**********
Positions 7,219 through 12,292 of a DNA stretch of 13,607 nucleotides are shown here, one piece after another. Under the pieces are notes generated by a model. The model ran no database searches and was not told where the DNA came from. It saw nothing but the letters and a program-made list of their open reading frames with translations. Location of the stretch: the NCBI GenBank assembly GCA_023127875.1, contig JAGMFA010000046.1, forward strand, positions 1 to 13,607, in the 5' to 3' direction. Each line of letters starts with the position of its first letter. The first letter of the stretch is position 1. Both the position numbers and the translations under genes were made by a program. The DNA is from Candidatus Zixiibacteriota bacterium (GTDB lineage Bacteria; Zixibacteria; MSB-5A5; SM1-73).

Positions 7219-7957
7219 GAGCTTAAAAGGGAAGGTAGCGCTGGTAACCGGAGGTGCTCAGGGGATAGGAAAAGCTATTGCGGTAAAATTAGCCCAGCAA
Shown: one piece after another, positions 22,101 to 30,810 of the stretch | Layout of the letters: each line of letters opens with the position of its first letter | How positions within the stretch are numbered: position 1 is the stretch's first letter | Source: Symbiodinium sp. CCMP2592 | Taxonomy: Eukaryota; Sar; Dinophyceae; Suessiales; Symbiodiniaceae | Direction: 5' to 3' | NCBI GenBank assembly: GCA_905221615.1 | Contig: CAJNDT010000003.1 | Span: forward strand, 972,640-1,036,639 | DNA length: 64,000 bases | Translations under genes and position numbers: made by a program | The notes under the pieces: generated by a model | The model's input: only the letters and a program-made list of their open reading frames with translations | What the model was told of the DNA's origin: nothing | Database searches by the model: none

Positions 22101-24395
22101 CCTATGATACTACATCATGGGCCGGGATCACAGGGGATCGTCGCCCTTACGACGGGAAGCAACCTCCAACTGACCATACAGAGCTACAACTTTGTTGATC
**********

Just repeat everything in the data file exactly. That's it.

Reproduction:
Positions 7,219 through 12,292 of a DNA stretch of 13,607 nucleotides are shown here, one piece after another. Under the pieces are notes generated by a model. The model ran no database searches and was not told where the DNA came from. It saw nothing but the letters and a program-made list of their open reading frames with translations. Location of the stretch: the NCBI GenBank assembly GCA_023127875.1, contig JAGMFA010000046.1, forward strand, positions 1 to 13,607, in the 5' to 3' direction. Each line of letters starts with the position of its first letter. The first letter of the stretch is position 1. Both the position numbers and the translations under genes were made by a program. The DNA is from Candidatus Zixiibacteriota bacterium (GTDB lineage Bacteria; Zixibacteria; MSB-5A5; SM1-73).

Positions 7219-7957
7219 GAGCTTAAAAGGGAAGGTAGCGCTGGTAACCGGAGGTGCTCAGGGGATAGGAAAAGCTATTGCGGTAAAATTAGCCCAGCAA
Shown: one piece after another, positions 22,101 to 30,810 of the stretch | Layout of the letters: each line of letters opens with the position of its first letter | How positions within the stretch are numbered: position 1 is the stretch's first letter | Source: Symbiodinium sp. CCMP2592 | Taxonomy: Eukaryota; Sar; Dinophyceae; Suessiales; Symbiodiniaceae | Direction: 5' to 3' | NCBI GenBank assembly: GCA_905221615.1 | Contig: CAJNDT010000003.1 | Span: forward strand, 972,640-1,036,639 | DNA length: 64,000 bases | Translations under genes and position numbers: made by a program | The notes under the pieces: generated by a model | The model's input: only the letters and a program-made list of their open reading frames with translations | What the model was told of the DNA's origin: nothing | Database searches by the model: none

Positions 22101-24395
22101 CCTATGATACTACATCATGGGCCGGGATCACAGGGGATCGTCGCCCTTACGACGGGAAGCAACCTCCAACTGACCATACAGAGCTACAACTTTGTTGATC